William C. Summers— Historical discourse on the development of non-Western countries is overwhelmingly framed in terms of colonialism and its aftermath. This is especially true in the case of medicine and public health. The role and conception of health and sickness have been invoked as central to both modernization and
Frank M. Snowden— Health care is key in the forthcoming US election, with polls indicating that the American people regard the issue—in tandem with the economy—as their top priority. Voters are seriously anxious about current provisions of care and worried about possible further efforts to undermine Obama’s Affordable Care Act. In
Kevin Siena— Every year my undergraduates are surprised to learn that 50-100 million people died a century ago during the Spanish Flu pandemic of 1918–20. We can probably thank the stunning success of twentieth-century biomedicine for this particular episode of historical amnesia. Generations of North Americans raised in relative security
Big ticket items like kidneys, livers, and hearts aren’t the only things that can be extracted from you after death. A look inside the cadaver trade and its shadowy history.
Naomi Pfeffer— The existence of for-profit cadaver purveyors is no secret. Yet, it remains a largely invisible issue. Naomi Pfeffer’s thought-provoking work documents the history, politics, and ethics of the cadaver part trade in the United States and Britain as well as the incredible profits made from unpaid—and often unwitting—sources.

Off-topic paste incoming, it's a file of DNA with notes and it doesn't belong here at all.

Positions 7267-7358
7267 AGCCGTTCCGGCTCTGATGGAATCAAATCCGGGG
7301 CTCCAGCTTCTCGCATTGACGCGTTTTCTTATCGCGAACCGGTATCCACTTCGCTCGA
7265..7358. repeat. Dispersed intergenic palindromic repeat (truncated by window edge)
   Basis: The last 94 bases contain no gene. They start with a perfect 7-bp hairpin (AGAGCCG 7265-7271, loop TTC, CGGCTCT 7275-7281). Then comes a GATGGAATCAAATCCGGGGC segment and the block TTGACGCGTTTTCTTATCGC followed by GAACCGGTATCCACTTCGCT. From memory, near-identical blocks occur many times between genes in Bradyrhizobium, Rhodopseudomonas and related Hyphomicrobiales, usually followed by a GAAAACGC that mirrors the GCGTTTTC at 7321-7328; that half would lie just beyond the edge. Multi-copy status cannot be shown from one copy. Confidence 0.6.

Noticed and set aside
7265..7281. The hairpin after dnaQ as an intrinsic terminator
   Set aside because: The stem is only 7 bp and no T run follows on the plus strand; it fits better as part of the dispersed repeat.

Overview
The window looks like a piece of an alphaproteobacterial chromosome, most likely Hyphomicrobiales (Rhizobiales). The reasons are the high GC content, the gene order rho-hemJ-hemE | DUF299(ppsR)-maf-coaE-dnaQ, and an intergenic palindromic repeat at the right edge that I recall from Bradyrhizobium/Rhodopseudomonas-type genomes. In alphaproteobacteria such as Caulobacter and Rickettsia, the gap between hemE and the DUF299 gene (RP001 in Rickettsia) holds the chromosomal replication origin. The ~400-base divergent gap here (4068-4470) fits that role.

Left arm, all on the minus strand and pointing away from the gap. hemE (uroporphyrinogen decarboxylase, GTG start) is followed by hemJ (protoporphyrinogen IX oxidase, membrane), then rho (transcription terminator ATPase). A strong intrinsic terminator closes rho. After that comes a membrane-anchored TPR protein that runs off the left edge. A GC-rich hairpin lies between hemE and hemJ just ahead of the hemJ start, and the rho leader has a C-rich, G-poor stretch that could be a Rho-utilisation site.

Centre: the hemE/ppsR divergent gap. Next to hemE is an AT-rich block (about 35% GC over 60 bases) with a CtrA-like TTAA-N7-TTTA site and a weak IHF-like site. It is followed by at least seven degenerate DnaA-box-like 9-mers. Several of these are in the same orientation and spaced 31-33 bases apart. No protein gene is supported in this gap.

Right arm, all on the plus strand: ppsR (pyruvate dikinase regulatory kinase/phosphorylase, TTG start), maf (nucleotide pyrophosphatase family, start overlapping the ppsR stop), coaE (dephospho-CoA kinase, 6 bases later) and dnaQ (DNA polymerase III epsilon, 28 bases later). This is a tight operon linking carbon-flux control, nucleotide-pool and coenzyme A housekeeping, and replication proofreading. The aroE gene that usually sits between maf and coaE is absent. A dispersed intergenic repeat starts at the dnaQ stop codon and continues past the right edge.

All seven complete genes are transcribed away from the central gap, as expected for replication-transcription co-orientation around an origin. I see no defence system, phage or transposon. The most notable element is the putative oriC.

Rachael Coakley— Jessica started her freshman year of high school in great spirts. Then, in early October, she began to get daily headaches after school. Her headaches typically began around 4 PM and persisted through the evening making it difficult for her to complete homework. When Jessica couldn’t finish assignments
Abraham Nussbaum, author of The Finest Traditions of My Calling, discusses why the medical field could be a little more personal and shares stories from his own experiences as a physician.
Susan L. Perkins and Rob DeSalle— Though it might sound very unappetizing, many animals eat their own feces (or poop). For example, rabbits do it to help them to break down grasses, which are difficut to digest. Unlike cows and their relatives that chew a regurgitated “cud” of grass, rabbits